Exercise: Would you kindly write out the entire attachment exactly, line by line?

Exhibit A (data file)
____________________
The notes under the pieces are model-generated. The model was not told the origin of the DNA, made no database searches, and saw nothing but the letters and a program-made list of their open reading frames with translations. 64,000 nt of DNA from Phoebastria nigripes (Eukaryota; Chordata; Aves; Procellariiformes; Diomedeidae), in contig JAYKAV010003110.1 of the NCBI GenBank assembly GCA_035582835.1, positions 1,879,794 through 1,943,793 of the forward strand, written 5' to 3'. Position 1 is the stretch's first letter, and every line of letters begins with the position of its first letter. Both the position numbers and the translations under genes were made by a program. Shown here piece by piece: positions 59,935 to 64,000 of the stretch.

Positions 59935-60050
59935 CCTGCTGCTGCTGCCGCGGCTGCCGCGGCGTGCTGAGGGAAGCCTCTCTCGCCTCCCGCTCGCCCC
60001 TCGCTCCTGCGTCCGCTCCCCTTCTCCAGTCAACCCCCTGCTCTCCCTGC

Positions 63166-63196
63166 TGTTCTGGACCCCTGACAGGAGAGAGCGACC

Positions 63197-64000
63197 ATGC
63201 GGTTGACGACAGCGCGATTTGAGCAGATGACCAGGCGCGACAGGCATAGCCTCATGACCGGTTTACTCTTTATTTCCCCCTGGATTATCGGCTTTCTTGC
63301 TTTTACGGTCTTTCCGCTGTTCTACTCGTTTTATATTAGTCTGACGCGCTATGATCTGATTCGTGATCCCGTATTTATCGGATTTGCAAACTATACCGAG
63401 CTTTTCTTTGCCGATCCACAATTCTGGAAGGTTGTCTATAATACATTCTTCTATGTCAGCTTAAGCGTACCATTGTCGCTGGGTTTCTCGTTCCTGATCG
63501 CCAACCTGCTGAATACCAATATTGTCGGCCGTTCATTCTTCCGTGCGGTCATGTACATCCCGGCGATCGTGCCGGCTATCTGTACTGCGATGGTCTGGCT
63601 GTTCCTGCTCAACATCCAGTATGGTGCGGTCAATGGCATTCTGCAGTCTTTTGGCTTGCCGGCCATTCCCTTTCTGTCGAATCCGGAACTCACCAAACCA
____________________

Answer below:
The notes under the pieces are model-generated. The model was not told the origin of the DNA, made no database searches, and saw nothing but the letters and a program-made list of their open reading frames with translations. 64,000 nt of DNA from Phoebastria nigripes (Eukaryota; Chordata; Aves; Procellariiformes; Diomedeidae), in contig JAYKAV010003110.1 of the NCBI GenBank assembly GCA_035582835.1, positions 1,879,794 through 1,943,793 of the forward strand, written 5' to 3'. Position 1 is the stretch's first letter, and every line of letters begins with the position of its first letter. Both the position numbers and the translations under genes were made by a program. Shown here piece by piece: positions 59,935 to 64,000 of the stretch.

Positions 59935-60050
59935 CCTGCTGCTGCTGCCGCGGCTGCCGCGGCGTGCTGAGGGAAGCCTCTCTCGCCTCCCGCTCGCCCC
60001 TCGCTCCTGCGTCCGCTCCCCTTCTCCAGTCAACCCCCTGCTCTCCCTGC

Positions 63166-63196
63166 TGTTCTGGACCCCTGACAGGAGAGAGCGACC

Positions 63197-64000
63197 ATGC
63201 GGTTGACGACAGCGCGATTTGAGCAGATGACCAGGCGCGACAGGCATAGCCTCATGACCGGTTTACTCTTTATTTCCCCCTGGATTATCGGCTTTCTTGC
63301 TTTTACGGTCTTTCCGCTGTTCTACTCGTTTTATATTAGTCTGACGCGCTATGATCTGATTCGTGATCCCGTATTTATCGGATTTGCAAACTATACCGAG
63401 CTTTTCTTTGCCGATCCACAATTCTGGAAGGTTGTCTATAATACATTCTTCTATGTCAGCTTAAGCGTACCATTGTCGCTGGGTTTCTCGTTCCTGATCG
63501 CCAACCTGCTGAATACCAATATTGTCGGCCGTTCATTCTTCCGTGCGGTCATGTACATCCCGGCGATCGTGCCGGCTATCTGTACTGCGATGGTCTGGCT
63601 GTTCCTGCTCAACATCCAGTATGGTGCGGTCAATGGCATTCTGCAGTCTTTTGGCTTGCCGGCCATTCCCTTTCTGTCGAATCCGGAACTCACCAAACCA